Though this particular case concerned an EU citizen, the ruling applies equally to border officials, such as United Kingdom Border Agency ECOs, who issue the visas that enable free-movement of family members of EU citizens.  If it is prohibited to require of the EU citizen, then border officials cannot bypass that prohibition by simply requiring that same information instead from their accompanying non-EU spouse.

Moreover, these questions are no more relevant for a family member then they are for an EU citizen.   The conditional free movement rights of the non-EU family member derive directly from their relationship to the EU citizen (MRAX, paragraph 74).    The visa is a formality to pre-validate the family relationship and facilitate the applicant’s travel arrangements.

The visa does not depend on assets the applicant has, or on what they plan to do during the trip.

Refusal to answer such not-material questions cannot justify curtailing the applicant’s right of free movement (see “Restrictions on freedom of movement”).

ECJ case C-459/99 MRAX v Etat Belge [2002] is clear that what is required for entry of the family member who does not have a required visa is two things: proof of their family relationship (e.g. a marriage certificate) to the EU citizen and proof of their identity (e.g. a passport).   There is no requirement outlined that the family member must answer non-material questions of the border official.

NOTE: This post was originally written as part of a complaint to the European Commission about UKBA (the British immigration agency) handling of EEA Family Permits, hence the references to the UK.   But each EU member state must reflect ECJ court decisions in their national law and practice, and do so faithfully to the original decision.  This case and European free movement law applies equally in each of the 27 member states!

Entry and initial residence in the host member state

There is no restriction on an EU citizen’s entry to another EU member state, except as outlined in the section “Restrictions on freedom of movement”.   The same applies to the non-EU family member who is travelling with them.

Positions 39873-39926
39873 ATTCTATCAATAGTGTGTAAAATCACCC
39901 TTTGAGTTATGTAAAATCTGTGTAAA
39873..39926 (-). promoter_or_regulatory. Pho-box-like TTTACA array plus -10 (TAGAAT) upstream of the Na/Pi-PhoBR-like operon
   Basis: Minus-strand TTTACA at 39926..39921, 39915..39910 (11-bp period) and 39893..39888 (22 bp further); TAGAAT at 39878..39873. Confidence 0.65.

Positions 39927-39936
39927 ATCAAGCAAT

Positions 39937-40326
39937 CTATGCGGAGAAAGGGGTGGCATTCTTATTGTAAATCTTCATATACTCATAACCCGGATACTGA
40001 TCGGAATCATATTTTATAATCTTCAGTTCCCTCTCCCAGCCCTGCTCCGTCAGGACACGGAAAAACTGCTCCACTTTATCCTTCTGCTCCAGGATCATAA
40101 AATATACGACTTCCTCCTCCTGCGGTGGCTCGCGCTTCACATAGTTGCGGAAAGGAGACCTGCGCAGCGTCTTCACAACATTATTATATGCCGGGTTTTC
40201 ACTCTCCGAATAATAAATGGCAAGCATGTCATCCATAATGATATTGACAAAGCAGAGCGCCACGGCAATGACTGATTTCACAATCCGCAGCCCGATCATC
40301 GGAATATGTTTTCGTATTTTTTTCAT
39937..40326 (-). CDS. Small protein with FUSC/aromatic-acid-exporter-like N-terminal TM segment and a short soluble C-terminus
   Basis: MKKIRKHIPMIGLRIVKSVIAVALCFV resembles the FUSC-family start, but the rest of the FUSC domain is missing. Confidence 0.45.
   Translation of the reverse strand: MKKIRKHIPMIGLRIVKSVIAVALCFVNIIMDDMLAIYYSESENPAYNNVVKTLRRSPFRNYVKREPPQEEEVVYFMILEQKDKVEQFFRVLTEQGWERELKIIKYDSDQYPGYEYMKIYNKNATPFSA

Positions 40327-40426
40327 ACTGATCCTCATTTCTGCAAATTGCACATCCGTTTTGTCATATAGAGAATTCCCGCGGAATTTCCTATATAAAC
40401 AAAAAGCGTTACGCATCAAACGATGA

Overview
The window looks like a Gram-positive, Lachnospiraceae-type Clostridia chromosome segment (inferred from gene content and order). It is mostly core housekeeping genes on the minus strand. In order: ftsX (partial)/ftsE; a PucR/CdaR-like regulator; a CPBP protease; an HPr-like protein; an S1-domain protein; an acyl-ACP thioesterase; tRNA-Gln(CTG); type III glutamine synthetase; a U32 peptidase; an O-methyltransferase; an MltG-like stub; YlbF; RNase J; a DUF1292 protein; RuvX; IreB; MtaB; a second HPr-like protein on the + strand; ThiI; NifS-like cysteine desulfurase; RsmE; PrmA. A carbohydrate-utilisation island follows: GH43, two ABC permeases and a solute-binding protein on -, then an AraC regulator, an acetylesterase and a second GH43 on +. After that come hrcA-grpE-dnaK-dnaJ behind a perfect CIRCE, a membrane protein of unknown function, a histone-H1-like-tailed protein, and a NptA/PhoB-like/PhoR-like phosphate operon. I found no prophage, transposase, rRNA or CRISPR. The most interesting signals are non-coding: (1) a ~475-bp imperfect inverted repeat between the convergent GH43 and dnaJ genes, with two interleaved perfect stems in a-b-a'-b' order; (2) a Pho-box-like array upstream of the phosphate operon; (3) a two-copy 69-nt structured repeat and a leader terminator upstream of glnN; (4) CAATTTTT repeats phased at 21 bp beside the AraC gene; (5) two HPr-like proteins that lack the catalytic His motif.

The EU citizen is not initially required to be exercising their treaty rights, as a worker, self employed, student, etc…

Neither the EU citizen nor their non-EU family member need have money, be working anywhere, or even to have what the British call “prospects”.  They do not need to have a destination address, or fixed plans for travel.   Just grand ideas to be in another member state!

You can see this in practice when British citizens use their EU free movement rights to go to Spain, whether on holiday or to live there.   It does not matter whether or where they are employed.  It does not matter if they have assets or cash.  They can move freely and simply, without any conditions.  These same rules apply to citizens of each member state, and to their family members. Continue reading

If you are also British, then you are only British!

UKBA’s new EEA regulations (The Immigration (European Economic Area) (Amendment) Regulations 2012) state that when an EEA national is also British, then the EEA free movement regulations do not apply to them:

“EEA national” means a national of an EEA State who is not also a United Kingdom national. (regulation 2, as amended)

This amendment of the definition of an EEA national reflects the ECJ’s judgment in the case of C-434/09 Shirley McCarthy v Secretary of State for the Home Department. (from the Explanatory Note at the bottom)